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Human Resources Department

  • Sexual Harassment Prevention Policy Section 5.15


    It is the goal of the City of Pasadena to promote a workplace that is free of sexual harassment. Sexual harassment of/by employees/applicants/customers or contractors, occurring in the workplace or in other settings is unlawful and will not be tolerated by the City.


    In California, the legal definition for “sexual harassment” is “sexual advances, requests for sexual favors, and verbal or physical conduct of a sexual nature when: (a) submission to or rejection of such advances, requests or conduct is made either explicitly or implicitly a term or condition of employment or as a basis for employment decisions; or (b) such advances, requests or conducts have the purpose or effect of unreasonably interfering with an individual’s work performance by creating an intimidating, hostile, humiliating or sexually offensive work environment.” 


    1. Quid Pro Quo

    Quid Pro Quo harassment occurs when a supervisor makes demands of a sexual nature to a subordinate. ("Quid Pro Quo" means "this for that.") Quid Pro Quo is when a supervisor makes submission to sexual conduct a term or condition of employment and uses it as a basis for employment decisions that affects subordinates.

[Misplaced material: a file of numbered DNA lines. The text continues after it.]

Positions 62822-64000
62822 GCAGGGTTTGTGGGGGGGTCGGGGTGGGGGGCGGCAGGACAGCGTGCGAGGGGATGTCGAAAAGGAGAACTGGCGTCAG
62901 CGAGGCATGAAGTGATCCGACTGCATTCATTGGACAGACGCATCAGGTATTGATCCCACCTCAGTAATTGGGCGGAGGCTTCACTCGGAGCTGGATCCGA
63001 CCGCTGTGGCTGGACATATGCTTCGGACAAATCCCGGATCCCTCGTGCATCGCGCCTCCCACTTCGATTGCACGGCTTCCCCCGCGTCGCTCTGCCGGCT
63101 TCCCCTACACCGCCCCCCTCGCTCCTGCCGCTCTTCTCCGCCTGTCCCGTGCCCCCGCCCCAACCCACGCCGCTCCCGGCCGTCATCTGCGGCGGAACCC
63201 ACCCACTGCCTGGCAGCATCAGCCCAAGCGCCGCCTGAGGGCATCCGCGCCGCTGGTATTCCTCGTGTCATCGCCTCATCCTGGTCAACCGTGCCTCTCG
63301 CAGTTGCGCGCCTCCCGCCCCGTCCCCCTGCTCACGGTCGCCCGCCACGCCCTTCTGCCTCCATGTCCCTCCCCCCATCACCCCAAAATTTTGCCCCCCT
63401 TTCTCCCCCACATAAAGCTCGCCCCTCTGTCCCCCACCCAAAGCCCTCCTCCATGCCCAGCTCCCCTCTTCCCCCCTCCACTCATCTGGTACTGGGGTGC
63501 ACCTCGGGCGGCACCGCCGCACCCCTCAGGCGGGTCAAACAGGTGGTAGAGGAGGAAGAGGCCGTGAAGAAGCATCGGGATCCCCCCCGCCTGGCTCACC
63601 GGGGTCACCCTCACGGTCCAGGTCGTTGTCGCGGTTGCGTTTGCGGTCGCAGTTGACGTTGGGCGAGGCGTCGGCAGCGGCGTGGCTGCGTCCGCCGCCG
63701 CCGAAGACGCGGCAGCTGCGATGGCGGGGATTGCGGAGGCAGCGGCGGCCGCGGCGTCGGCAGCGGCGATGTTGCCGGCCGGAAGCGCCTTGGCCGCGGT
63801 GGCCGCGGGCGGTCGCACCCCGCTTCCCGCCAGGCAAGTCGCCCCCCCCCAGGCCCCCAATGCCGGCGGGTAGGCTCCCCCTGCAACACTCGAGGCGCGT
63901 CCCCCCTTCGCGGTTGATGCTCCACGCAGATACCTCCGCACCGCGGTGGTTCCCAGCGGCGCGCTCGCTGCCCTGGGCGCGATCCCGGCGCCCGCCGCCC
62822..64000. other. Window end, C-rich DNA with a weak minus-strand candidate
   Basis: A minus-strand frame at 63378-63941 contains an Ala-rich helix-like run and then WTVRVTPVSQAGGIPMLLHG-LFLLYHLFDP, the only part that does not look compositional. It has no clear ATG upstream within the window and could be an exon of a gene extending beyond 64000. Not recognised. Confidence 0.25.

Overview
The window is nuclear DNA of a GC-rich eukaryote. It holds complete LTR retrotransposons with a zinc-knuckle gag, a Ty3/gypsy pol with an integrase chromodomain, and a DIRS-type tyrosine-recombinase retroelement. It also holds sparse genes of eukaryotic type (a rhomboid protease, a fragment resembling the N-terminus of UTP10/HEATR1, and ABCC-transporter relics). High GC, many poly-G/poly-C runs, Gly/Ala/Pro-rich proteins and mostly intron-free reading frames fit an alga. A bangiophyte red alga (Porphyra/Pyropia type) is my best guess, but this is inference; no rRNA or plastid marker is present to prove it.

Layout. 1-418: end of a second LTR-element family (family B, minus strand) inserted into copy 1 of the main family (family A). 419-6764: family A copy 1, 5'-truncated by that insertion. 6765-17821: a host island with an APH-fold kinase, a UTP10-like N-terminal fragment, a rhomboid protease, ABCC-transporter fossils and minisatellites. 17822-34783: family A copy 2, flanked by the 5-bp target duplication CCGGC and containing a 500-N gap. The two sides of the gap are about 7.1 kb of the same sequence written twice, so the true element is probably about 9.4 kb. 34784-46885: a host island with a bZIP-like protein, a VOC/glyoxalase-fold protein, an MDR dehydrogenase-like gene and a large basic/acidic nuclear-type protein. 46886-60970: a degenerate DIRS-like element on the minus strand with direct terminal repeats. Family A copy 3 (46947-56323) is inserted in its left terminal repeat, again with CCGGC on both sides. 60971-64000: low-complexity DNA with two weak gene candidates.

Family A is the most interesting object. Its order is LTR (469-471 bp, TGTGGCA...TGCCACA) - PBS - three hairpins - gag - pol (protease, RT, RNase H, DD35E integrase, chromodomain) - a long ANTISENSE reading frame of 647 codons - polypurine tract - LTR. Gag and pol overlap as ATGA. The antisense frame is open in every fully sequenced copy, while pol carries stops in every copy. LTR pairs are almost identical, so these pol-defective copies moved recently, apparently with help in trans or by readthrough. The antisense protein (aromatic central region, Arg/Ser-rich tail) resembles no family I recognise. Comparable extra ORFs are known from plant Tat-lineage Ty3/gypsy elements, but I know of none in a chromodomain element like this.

Under these definitions, direct or implied requests by a supervisor for sexual favors in exchange for actual or promised job benefits such as favorable reviews, salary increases, promotions, increased benefits, or continued employment constitutes sexual harassment.

    2. Hostile Environment

    A hostile environment is created when:

    a. There is conduct occurring that a "reasonable" person standing in the shoes of the victim (whether female or male) would find offensive;

    b. The conduct interferes with the victim's peace of mind, ability to do her (or his) job, or alters the nature of the working environment or employment relationship (even if the employee's salary, benefits, promotional and advancement opportunities and the like, are not affected). Generally, for sexual harassment to exist, more than an isolated incident must occur.

    The legal definition of sexual harassment is broad and encompasses other sexually oriented conduct, whether it is intended or not, that is both unwelcomed and has the effect of creating a workplace environment that is hostile, offensive, intimidating, or humiliating to male or female workers.